Morocco Taps Innovative Supply Chain Strategy to Improve its Offering

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Morocco has played a major role in providing fast fashion for the likes of Zara and other European retailers, like H&M and Burberry, thanks to its proximity, but now the country is looking to expand the capabilities it’s known for.

At this year’s Maroc in Mode and Maroc Sourcing, which will take place Oct. 26-27 in Marrakech, Morocco, the country will be highlighting a supply chain strategy it credits with its success.

Separating its capabilities into six areas of focus, or ecosystems—fast fashion, denim, knit, pre/sports/leisure, Moroccan brands, and leather and shoes—the country has separated its supply chain in a way that allows suppliers in these ecosystems to work together to boost both their own offerings and those of the country.

“Ecosystems are led by leading companies acting as locomotives for their branches and suppliers. These locomotives are committed to fulfill the requirements for modern production and required regulations and international standards,” said Mohamed Tazi, general director of the Moroccan Textile and Apparel Industry Association (AMITH). “Within the setup put in place, the ‘locomotives’ not only upgrade their own production systems, but also assist small companies within their ‘ecosystem’ to structure and build up industrial progression and modernity.”

Each ecosystem also has growth plans and targets, like the denim ecosystem, which expects to create 14,800 new jobs by 2020 as Morocco’s advancements in denim supply grow.

Morocco has been considered a champion of quick turn for European brands as it can get goods on land to Spain in one day and to Germany within two. The country is the seventh biggest exporter of apparel to the EU, according to AMITH. In 2015, the country exported 2.3 billion euro ($2.7 billion) to the region, with trousers and denim accounting for the largest share of exports, followed by shirts and dresses.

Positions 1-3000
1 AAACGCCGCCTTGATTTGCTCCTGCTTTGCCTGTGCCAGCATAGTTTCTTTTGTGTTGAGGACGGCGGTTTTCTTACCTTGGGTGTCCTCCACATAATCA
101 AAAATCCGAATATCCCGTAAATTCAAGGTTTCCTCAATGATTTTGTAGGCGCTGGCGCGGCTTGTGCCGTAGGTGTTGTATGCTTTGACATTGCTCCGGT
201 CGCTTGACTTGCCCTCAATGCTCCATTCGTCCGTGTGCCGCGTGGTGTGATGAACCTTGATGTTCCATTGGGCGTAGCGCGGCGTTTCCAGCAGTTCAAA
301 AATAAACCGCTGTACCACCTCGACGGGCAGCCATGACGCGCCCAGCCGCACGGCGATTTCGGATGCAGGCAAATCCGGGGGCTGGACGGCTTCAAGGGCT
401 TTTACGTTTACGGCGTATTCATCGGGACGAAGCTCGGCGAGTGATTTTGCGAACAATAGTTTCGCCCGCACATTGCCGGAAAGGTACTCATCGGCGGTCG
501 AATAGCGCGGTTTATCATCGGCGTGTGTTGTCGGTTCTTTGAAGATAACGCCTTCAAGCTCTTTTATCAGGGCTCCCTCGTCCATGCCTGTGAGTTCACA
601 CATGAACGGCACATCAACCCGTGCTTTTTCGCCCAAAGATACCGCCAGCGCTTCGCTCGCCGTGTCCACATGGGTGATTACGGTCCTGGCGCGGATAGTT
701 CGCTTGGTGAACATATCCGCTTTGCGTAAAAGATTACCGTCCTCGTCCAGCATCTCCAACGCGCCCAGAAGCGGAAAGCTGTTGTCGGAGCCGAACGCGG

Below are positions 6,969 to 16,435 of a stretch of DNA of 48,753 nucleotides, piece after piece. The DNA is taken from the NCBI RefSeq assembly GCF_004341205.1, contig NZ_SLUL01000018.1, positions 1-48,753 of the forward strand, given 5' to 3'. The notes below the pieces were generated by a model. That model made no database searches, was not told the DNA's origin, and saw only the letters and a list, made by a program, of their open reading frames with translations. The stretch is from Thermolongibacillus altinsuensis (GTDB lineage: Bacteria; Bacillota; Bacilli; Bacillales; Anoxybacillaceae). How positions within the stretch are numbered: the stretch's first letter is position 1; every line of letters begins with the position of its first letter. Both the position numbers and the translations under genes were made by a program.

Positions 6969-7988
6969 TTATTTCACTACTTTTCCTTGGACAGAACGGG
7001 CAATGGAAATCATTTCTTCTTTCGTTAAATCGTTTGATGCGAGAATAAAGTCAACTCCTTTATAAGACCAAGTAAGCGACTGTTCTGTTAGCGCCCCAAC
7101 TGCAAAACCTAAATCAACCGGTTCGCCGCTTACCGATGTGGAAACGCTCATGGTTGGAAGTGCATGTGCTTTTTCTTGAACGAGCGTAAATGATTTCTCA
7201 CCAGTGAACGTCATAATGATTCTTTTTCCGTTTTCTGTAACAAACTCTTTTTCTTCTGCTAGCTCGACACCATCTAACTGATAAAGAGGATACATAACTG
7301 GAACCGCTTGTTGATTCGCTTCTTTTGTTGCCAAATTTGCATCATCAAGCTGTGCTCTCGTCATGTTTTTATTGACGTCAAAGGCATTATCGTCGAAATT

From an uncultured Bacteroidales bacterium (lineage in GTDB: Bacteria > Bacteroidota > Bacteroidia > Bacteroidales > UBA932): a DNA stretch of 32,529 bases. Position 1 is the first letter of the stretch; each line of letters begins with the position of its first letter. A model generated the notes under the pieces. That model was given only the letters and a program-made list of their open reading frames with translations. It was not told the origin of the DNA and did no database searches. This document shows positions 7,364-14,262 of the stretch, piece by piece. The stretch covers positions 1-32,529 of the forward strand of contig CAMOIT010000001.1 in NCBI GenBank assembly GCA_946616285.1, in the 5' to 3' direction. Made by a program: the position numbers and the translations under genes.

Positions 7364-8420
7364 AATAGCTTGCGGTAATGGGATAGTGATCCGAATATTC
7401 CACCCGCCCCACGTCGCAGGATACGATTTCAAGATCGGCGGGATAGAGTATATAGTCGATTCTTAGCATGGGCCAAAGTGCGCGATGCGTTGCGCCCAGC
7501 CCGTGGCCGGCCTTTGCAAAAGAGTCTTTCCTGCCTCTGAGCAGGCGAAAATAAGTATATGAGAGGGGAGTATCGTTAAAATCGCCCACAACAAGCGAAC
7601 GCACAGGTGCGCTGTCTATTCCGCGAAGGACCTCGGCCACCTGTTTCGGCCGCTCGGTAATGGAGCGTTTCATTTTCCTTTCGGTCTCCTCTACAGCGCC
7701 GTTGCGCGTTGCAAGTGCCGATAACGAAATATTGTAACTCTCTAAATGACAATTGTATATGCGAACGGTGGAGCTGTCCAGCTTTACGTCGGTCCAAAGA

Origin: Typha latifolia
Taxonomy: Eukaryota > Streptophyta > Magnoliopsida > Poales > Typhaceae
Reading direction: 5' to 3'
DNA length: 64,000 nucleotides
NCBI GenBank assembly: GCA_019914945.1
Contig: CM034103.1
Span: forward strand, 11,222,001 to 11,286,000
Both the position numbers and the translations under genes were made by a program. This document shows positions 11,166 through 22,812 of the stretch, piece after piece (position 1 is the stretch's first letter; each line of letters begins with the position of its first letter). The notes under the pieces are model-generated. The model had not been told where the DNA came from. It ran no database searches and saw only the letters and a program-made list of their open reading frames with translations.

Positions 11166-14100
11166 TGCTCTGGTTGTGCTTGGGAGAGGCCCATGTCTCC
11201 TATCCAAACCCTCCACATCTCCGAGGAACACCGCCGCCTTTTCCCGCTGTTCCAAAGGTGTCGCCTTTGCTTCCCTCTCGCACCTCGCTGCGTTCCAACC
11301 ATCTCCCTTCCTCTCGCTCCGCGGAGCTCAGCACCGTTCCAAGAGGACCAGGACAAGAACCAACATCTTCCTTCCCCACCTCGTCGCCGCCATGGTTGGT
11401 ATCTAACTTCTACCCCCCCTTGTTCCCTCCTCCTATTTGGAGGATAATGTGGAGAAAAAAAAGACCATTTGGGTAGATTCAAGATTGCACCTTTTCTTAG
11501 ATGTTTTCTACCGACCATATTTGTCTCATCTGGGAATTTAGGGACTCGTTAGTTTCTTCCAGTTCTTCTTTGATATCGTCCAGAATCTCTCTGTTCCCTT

“The advantage of quick response has made Morocco an important partner in the business as permanent changes and new programs have to be delivered to the stores all over the year,” Tazi said. “But also the united power of the fashion industry together with governmental support assists to steadily improve the high standards of fashion. Speed, acceleration and frequency of new fresh fashion are a key condition for success.”

Though the U.S. market can’t benefit from the same quick-turn as the European companies get because of location, Tazi said there’s still lots of upsides for the American buyer.

“The Moroccan apparel industry and its fast fashion model bring added value to the retailer in terms of profitability, attractiveness and brand building. It is very well positioned to offer solutions for CM, FOB production, creativity, etc.,” Tazi explained. “Through Morocco as a manufacturing hub, you can also benefit from the strength of the big textile players from Portugal, Spain or Turkey, each one providing its own competitive advantage in its production chain.”

Maroc en Mode and Maroc Sourcing will feature 175 exhibitors from Morocco, Turkey, Tunisia, China, Belgium, Spain, France, Portugal and Egypt, and the show is expected to draw more than 1,500 buyers from around the world.


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